·       Review current handoff procedures for patient transitions to, from, and within perioperative care areas for vulnerabilities

·       Redesign and standardize handoff procedures to reduce the risk that incomplete or inaccurate information (e.g., failure to account for patient allergies or the timing of previous medication doses) is exchanged

·       Establish a procedure for evaluating infusion pump settings and pump stability (i.e., make sure there are no line disconnections) prior to patient transfer, during transfer, and upon arrival at the new care unit

·       Work with the organization's EHR/CPOE/AIMS and mobile-application vendors to optimize and streamline patient information exchange among these systems

·       Optimize clinical decision support capabilities in these systems

·       Avoid pre-labeling empty syringes prior to intraoperative use

·       Develop institution-specific practices and protocols for drug handling and labeling in the procedural areas

·       Verify each medication and label at the time of preparation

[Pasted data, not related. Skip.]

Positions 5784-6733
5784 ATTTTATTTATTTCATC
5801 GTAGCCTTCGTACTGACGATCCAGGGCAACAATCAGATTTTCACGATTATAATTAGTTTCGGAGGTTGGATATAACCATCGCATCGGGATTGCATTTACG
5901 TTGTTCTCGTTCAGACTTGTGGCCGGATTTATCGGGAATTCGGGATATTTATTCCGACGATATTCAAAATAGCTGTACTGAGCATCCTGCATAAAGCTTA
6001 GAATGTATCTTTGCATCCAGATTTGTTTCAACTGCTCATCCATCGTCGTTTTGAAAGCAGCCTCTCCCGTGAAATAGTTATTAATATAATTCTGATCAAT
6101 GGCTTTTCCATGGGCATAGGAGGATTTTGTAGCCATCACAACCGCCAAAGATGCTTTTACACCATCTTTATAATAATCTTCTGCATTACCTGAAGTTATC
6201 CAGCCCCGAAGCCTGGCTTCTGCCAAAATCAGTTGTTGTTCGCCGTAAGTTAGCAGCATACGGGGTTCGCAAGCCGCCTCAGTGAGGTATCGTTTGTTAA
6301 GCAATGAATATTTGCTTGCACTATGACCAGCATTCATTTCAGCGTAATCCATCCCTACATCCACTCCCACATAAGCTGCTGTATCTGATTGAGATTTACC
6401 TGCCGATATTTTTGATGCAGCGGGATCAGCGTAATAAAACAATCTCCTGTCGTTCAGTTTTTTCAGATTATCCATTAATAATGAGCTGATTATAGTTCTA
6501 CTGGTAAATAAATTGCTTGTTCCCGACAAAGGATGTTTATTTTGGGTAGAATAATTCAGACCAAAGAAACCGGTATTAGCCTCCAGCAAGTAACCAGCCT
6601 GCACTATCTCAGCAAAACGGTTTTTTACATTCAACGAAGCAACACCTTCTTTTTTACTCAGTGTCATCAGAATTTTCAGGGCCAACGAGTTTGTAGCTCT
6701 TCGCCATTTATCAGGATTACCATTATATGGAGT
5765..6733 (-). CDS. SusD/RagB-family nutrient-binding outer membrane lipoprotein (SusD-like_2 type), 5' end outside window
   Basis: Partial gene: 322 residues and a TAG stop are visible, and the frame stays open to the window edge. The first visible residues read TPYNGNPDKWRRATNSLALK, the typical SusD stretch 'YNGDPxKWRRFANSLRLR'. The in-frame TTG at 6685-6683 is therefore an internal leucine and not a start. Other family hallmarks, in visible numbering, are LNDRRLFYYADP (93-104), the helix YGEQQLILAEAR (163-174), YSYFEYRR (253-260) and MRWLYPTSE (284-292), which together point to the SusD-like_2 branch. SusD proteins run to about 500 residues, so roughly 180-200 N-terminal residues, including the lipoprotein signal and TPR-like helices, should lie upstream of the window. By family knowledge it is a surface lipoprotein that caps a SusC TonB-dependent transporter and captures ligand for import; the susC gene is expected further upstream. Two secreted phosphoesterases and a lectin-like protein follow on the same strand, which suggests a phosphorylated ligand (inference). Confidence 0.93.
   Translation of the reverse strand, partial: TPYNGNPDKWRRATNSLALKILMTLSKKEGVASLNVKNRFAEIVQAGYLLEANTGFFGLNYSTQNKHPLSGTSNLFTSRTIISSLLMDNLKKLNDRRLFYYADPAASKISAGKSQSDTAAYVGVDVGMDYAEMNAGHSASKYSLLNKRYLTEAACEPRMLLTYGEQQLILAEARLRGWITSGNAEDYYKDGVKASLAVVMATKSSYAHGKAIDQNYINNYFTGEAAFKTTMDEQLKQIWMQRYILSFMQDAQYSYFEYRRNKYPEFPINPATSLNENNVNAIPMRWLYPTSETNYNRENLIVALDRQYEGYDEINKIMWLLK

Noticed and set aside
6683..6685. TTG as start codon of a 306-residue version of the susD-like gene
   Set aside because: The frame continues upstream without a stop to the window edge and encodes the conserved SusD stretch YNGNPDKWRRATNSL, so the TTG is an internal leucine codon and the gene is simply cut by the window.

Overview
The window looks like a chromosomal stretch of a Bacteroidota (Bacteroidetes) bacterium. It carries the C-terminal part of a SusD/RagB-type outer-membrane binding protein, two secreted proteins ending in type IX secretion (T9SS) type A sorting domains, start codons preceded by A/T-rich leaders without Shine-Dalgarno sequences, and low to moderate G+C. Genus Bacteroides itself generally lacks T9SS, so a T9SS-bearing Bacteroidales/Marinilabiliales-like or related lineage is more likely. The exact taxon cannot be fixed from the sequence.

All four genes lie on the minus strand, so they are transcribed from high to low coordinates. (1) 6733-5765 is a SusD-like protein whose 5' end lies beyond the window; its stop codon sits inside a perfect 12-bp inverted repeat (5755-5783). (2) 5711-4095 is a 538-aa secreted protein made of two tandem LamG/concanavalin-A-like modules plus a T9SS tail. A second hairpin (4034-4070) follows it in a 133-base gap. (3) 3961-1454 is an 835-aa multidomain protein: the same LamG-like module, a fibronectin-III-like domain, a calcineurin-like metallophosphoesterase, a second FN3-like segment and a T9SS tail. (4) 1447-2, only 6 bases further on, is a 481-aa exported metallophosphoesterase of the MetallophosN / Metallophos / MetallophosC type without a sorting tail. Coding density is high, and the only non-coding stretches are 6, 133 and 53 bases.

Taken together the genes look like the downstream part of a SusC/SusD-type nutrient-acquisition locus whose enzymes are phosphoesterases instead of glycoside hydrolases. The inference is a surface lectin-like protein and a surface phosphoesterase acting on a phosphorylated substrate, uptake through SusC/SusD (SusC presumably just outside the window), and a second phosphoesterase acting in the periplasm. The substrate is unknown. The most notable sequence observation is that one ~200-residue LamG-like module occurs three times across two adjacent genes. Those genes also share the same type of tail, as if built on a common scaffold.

·       Standardize stock and use pre-filled syringes supplied by manufacturers to minimize risks from mislabeling

·       Make sure that pre-filled syringes from outside sources follow USP labeling requirements

·       Consider storing look-alike products separate from one another when feasible


We also refer you back to our November 3, 2015 Patient Safety Tip of the Week “Medication Errors in the OR - Part 2” for a discussion about the Anesthesia Patient Safety Foundation’s video on medication safety in the operating room (APSF 2012), including the recommendation about the use of the “STPC” system:

S          Standardization

T         Technology

P          Pharmacy/Prefilled/Premixed

C         Culture


And a study just published (Black 2019) throws in yet another factor contributing to medication errors: calculation errors. The researchers administered a 15-question computational test to anesthesia residents and faculty at 7 academic institutions. Both groups committed a median value of 2 errors per test, for a mean error rate of 17.0%. The error rate for postgraduate year 2 residents was less than for postgraduate year. The error rate for faculty increased with years of experience. Error rates were independent of the number of hours of sleep. As you might expect, error rates varied with the number of operations needed to calculate the answer. The frequency of large errors (100-fold greater or less than the correct answer) by residents was twice that of faculty.